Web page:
Position the jack under the jack point. Slide your jack underneath the jack point you just found. It doesn’t need to be lined up perfectly — you will be able to slide it around until it is touching the car.
Make sure the correct side is facing up. If the jack itself isn’t labeled with a “this side up” warning, look in your owner’s manual for visual instructions. Typically, the jack will have a wide, flat base and a smaller upward-facing arm with “teeth” at the edges pointing up into the body of the car.
Raise the jack. The precise way to do this will depend on which type of jack you have . As the upper arm of the jack nears the underside of the car, make last-minute adjustments as needed so that it lines up with the jack point.
Scissor Jacks: These jacks look like two horizontal metal plates with a diamond-shaped mechanism in between. On one side of the jack is a metal hole connected to the main screw drive. Slip the included rod tool through the hole and turn to pull the sides of the jack inward and push the top and bottom of the jack apart. This lifts the vehicle.
Hydraulic Jacks: Also called bottle or floor jacks. These look like metal base sections with a lever-like base extending to one side. There is a slot to slip the included rod tool into on one side. Crank the rod up and down in long, steady strokes to pump hydraulic fluid into the cylinder and raise the jack.
Lift the car off of the ground. When the jack makes contact with the underside of the car, it will become harder to raise. Keep working the jack upward until you notice the corner of the car leave the ground. You can stop when the car has enough clearance for you to do your work. For common tasks like changing a tire, just a few inches is all that’s necessary.
Pay careful attention to any sound or movement while lifting the car. It is common to hear a ‘pop’ or a ‘thud’ as the jack shifts slightly. If this happens, check that it hasn’t slipped out of position before continuing.
Keep all parts of your body out from under the car at all times while lifting it. Though unlikely, serious injury or death can result if the car slips off the jack past this point.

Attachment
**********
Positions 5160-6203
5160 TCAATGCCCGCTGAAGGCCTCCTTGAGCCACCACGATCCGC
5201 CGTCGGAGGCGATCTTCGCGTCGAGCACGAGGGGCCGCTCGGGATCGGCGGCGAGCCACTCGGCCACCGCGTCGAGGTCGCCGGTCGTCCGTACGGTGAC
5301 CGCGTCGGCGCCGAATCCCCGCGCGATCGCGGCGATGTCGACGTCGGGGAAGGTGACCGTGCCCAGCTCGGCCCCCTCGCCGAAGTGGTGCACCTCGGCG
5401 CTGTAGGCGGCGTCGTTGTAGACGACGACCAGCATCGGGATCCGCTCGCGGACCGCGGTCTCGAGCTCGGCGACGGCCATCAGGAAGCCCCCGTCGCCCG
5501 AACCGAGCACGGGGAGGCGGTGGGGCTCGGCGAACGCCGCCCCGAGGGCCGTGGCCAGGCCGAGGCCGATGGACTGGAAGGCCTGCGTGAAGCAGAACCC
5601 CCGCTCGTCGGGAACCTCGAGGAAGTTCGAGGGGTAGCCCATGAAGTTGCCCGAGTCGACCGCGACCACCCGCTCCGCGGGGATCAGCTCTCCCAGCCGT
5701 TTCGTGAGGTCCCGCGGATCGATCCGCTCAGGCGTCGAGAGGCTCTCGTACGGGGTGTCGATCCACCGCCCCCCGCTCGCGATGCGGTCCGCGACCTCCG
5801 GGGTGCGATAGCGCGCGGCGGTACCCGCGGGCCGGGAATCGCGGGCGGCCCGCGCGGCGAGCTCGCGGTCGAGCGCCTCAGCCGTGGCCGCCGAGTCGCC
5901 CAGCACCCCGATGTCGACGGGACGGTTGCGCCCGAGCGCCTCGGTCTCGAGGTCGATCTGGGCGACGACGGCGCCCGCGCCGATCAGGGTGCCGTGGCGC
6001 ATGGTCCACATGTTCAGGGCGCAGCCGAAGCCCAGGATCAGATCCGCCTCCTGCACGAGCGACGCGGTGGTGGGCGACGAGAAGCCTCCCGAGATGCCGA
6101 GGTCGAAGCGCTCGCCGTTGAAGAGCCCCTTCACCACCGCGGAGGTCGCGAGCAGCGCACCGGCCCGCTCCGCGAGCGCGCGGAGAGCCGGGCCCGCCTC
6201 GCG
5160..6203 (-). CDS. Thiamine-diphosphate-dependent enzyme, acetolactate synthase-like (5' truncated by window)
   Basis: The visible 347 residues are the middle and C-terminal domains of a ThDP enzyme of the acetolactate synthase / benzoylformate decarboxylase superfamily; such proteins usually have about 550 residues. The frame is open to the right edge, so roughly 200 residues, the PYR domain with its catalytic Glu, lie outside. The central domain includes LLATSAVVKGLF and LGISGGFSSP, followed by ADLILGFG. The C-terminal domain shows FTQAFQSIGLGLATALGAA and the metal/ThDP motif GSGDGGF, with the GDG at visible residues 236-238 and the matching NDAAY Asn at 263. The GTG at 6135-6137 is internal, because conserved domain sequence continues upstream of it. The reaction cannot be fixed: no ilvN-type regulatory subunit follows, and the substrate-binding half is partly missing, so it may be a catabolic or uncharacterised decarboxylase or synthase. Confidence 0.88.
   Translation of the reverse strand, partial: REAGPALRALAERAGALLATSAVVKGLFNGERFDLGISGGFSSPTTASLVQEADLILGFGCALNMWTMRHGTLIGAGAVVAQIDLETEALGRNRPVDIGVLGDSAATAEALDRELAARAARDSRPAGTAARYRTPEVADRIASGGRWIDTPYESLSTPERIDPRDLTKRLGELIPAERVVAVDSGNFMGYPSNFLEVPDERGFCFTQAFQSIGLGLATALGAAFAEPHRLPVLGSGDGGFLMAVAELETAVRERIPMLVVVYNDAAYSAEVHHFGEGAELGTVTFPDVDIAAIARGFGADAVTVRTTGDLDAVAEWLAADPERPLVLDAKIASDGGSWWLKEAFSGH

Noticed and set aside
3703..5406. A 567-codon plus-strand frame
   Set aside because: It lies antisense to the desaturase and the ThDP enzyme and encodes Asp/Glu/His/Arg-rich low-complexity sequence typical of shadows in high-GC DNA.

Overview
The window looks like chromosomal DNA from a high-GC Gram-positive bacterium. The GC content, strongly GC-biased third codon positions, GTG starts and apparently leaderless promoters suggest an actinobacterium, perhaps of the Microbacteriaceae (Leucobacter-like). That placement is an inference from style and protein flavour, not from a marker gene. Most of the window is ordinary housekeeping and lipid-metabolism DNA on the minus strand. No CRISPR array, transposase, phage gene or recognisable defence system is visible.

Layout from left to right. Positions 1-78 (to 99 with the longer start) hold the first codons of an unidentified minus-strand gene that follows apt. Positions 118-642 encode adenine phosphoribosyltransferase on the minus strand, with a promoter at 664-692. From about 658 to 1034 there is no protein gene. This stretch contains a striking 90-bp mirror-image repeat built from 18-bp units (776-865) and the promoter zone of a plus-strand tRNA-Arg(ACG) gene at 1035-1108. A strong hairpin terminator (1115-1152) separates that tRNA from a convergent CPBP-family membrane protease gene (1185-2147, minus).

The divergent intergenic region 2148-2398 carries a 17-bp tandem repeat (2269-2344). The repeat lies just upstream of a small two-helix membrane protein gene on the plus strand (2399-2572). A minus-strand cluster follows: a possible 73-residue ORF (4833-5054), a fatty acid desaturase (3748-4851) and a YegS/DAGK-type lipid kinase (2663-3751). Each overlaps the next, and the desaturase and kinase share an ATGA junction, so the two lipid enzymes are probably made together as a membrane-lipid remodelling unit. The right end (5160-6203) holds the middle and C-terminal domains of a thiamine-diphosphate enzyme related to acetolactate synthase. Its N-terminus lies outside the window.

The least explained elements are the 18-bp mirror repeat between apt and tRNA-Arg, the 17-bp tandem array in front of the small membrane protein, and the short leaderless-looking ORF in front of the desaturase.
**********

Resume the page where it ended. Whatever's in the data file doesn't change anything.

If you will be working under the car, use jack stands. Work that requires you to put any part of your body under the car calls for jack stands. These offer a wider, more secure base for the car’s weight than ordinary jacks. It is unsafe to work under the car without jack stands. See our jack stands article for detailed instructions.
Typical use is as follows:
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Slip two jack stands underneath the car near where the jack is supporting it. Line the stands up with the pinch weld or jack point. Raise the jack stands until they are nearly touching the underside of the car. Lower the jack slowly and carefully until the jack stands “catch” the car.
If you are not working under the car (for instance, if you are changing a tire), you can proceed without jack stands. Take care not to put any part of your body underneath the car as you work.
Lower the car back down when finished. At this point, you are ready to do whatever work you need to do on your car. When you are done, gradually lower the car back to the ground, remove the jack, and put it away. If you are using jack stands, you must first raise the car off of the stands, then remove the stands, and finally lower the car. See below:
Scissor Jacks: Slip the rod into the screw drive hole and turn in the opposite direction as you did to raise the car.
Hydraulic Jacks: Open the relief valve to let fluid drain from the hydraulic cylinder, which lowers the arm. The valve is usually a small screw keyed to the lever. Take care to open the valve slowly to avoid suddenly dropping the car.